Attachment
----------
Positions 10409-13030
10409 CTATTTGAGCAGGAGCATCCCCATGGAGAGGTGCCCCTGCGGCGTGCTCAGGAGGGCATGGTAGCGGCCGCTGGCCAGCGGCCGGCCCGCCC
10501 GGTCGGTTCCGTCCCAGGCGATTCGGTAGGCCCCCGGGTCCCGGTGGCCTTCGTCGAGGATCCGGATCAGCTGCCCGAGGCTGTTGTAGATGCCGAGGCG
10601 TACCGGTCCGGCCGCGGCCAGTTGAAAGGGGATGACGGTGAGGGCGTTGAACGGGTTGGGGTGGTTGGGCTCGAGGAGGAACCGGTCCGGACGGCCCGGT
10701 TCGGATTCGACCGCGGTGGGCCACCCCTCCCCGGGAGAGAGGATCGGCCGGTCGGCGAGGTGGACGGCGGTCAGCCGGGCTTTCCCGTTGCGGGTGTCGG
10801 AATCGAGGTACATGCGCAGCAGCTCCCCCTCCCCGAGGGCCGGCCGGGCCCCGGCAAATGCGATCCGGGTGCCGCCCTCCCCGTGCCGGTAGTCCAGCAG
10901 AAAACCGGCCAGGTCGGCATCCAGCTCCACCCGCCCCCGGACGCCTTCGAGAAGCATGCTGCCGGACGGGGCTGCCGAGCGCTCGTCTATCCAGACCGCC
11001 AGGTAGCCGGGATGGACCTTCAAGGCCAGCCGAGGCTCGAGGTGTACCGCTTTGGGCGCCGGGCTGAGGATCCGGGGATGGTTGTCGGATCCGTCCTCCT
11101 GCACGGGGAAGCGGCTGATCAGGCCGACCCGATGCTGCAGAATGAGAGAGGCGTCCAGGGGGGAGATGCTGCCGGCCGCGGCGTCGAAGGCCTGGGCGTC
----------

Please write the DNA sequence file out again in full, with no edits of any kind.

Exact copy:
Positions 10409-13030
10409 CTATTTGAGCAGGAGCATCCCCATGGAGAGGTGCCCCTGCGGCGTGCTCAGGAGGGCATGGTAGCGGCCGCTGGCCAGCGGCCGGCCCGCCC
10501 GGTCGGTTCCGTCCCAGGCGATTCGGTAGGCCCCCGGGTCCCGGTGGCCTTCGTCGAGGATCCGGATCAGCTGCCCGAGGCTGTTGTAGATGCCGAGGCG
10601 TACCGGTCCGGCCGCGGCCAGTTGAAAGGGGATGACGGTGAGGGCGTTGAACGGGTTGGGGTGGTTGGGCTCGAGGAGGAACCGGTCCGGACGGCCCGGT
10701 TCGGATTCGACCGCGGTGGGCCACCCCTCCCCGGGAGAGAGGATCGGCCGGTCGGCGAGGTGGACGGCGGTCAGCCGGGCTTTCCCGTTGCGGGTGTCGG
10801 AATCGAGGTACATGCGCAGCAGCTCCCCCTCCCCGAGGGCCGGCCGGGCCCCGGCAAATGCGATCCGGGTGCCGCCCTCCCCGTGCCGGTAGTCCAGCAG
10901 AAAACCGGCCAGGTCGGCATCCAGCTCCACCCGCCCCCGGACGCCTTCGAGAAGCATGCTGCCGGACGGGGCTGCCGAGCGCTCGTCTATCCAGACCGCC
11001 AGGTAGCCGGGATGGACCTTCAAGGCCAGCCGAGGCTCGAGGTGTACCGCTTTGGGCGCCGGGCTGAGGATCCGGGGATGGTTGTCGGATCCGTCCTCCT
11101 GCACGGGGAAGCGGCTGATCAGGCCGACCCGATGCTGCAGAATGAGAGAGGCGTCCAGGGGGGAGATGCTGCCGGCCGCGGCGTCGAAGGCCTGGGCGTC